It was scary to travel during the peak of the pandemic, but we needed to risk it because nobody knew how long the border would remain open.

When we touched down at the Melbourne airport, there were a strenuous procedures that we needed to go through and the security was really tight. We were asked to fill out some information for contact tracing, temperature checks and they asked Covid related questions.

There was a long queue of passengers, including us, who were escorted by airport security staff wearing protective gears to our buses going to the quarantine hotel.

Given the pandemic situation, we had to follow the government protocol and undergo the 14-day hotel quarantine which was paid by the government since we booked our flight way before the pandemic happened.

They took swab test three times. The first one was during our arrival. The second, was during our 7th day, and the last was the day before our departure. Luckily, we finished the 14-day hotel quarantine with no problem. 

  1. How has becoming an Australian Permanent Resident changed your lives?

We felt that our life here in Australia as permanent residents is more secured as we are entitled to a lot of government benefits.  We remember, just into our second month, we were able to use our Medicare health benefits with no hassle and surprisingly free for our health check-up.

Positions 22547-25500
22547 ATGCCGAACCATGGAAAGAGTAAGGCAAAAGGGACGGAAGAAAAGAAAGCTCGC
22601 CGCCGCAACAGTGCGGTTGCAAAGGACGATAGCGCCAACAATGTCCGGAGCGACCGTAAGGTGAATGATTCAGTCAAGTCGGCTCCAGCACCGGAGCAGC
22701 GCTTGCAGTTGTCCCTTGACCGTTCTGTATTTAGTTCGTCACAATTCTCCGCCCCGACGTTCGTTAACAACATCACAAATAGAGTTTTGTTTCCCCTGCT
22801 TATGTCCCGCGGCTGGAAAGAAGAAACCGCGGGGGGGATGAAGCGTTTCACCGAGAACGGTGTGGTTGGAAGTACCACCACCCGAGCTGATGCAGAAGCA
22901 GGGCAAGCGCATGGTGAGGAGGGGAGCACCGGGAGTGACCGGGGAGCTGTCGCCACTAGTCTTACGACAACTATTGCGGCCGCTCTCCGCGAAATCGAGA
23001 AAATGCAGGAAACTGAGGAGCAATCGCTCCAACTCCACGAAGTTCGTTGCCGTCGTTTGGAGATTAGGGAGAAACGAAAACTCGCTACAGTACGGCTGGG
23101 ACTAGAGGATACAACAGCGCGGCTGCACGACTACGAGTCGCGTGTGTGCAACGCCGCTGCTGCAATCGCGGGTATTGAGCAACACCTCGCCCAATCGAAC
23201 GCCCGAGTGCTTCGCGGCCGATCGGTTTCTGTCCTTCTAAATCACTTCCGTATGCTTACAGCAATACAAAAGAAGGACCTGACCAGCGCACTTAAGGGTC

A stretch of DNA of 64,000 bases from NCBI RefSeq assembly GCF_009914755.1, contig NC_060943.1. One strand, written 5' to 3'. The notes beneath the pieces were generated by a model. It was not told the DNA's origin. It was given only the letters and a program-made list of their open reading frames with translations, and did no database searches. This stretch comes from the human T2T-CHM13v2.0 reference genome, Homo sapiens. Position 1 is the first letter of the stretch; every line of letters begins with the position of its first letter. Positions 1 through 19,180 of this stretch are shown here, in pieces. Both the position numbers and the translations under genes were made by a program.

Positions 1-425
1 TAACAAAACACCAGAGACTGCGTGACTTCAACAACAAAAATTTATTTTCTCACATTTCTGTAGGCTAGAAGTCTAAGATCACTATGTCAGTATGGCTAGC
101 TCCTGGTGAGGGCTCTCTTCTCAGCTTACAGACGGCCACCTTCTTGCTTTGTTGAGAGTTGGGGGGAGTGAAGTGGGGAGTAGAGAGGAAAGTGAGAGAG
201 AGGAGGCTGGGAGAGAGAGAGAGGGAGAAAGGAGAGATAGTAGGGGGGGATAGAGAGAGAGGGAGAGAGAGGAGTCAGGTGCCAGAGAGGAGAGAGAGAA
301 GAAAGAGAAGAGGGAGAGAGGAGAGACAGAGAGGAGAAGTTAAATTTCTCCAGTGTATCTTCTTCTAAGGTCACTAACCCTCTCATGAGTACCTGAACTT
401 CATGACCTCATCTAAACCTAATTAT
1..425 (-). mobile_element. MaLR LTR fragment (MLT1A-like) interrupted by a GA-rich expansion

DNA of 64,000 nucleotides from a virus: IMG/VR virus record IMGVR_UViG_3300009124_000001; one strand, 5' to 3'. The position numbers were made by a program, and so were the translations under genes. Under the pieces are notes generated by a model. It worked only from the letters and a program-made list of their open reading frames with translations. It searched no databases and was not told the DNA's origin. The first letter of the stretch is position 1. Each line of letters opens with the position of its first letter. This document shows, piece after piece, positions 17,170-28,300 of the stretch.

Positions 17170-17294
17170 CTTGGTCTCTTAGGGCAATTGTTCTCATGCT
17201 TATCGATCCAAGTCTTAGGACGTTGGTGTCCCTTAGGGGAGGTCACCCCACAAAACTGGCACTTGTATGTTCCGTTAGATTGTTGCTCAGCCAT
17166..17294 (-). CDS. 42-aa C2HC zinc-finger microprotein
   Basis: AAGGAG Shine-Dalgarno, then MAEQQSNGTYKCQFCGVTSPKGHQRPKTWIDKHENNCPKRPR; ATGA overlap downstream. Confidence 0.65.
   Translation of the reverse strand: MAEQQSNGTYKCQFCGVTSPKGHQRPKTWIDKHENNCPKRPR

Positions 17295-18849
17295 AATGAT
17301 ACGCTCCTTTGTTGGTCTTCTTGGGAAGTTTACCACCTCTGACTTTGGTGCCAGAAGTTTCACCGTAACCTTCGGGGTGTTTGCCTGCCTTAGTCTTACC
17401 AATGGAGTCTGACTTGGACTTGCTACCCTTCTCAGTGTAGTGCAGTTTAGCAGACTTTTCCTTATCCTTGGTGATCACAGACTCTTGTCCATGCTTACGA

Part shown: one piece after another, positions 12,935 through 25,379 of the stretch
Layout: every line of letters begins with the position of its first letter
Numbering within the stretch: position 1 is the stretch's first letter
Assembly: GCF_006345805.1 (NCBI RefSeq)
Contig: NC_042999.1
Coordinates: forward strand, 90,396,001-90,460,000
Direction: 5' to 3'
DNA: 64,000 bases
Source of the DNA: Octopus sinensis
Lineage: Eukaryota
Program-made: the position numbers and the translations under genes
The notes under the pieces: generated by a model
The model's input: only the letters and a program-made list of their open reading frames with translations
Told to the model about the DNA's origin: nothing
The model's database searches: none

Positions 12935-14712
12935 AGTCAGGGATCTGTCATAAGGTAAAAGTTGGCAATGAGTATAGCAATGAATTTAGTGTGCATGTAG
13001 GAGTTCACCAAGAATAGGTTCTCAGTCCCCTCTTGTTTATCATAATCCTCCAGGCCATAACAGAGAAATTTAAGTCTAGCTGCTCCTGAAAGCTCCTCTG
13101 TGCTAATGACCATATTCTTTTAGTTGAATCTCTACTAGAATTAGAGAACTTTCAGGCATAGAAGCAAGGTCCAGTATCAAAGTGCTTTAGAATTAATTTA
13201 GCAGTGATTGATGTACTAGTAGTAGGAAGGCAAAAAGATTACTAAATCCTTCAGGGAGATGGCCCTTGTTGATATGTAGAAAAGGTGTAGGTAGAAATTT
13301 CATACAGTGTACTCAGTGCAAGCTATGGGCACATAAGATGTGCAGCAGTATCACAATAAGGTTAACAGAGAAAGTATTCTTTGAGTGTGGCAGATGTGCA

We did not encounter any problem in applying for work either because permanent residents have unrestricted rights to work. Even though we arrived during the pandemic period, we were blessed that work opportunities were still present.

  1. How can you compare your work life in the Philippines to that in Australia?

 I feel that it is more rewarding to work in Australia. Firstly, you will definitely earn a higher salary with the same job that you do in Philippines. It means that you can save more.

Companies here promote work-life balance which is really essential in promoting health and mental well-being. In the company where I work, the management is considerate and flexible in giving work schedules for staff who have kids.

In terms of the people in the workplace, there is growth in the workplace as it is composed of diverse people. It means we also learn and the workplace opens us to different backgrounds and culture. In return, we can also share the good values that we have as Filipinos.

  1. What are your suggestions to Pastry Cooks who intend to migrate to Australia?

 Understand the process and ask the right people who have the knowledge and expertise before applying for a PR visa. If you have the right skills and experience as a pastry chef, we suggest you go for a permanent residence visa. It will take some time, but it would be worth it.

Pastry Cooks are still listed under the Department of Home Affairs’ skilled occupations.  If you have plans of making Australia your home, it is suggested to seek advice or assistance from a Registered Migration Agent or an Immigration Lawyer to understand your visa pathways.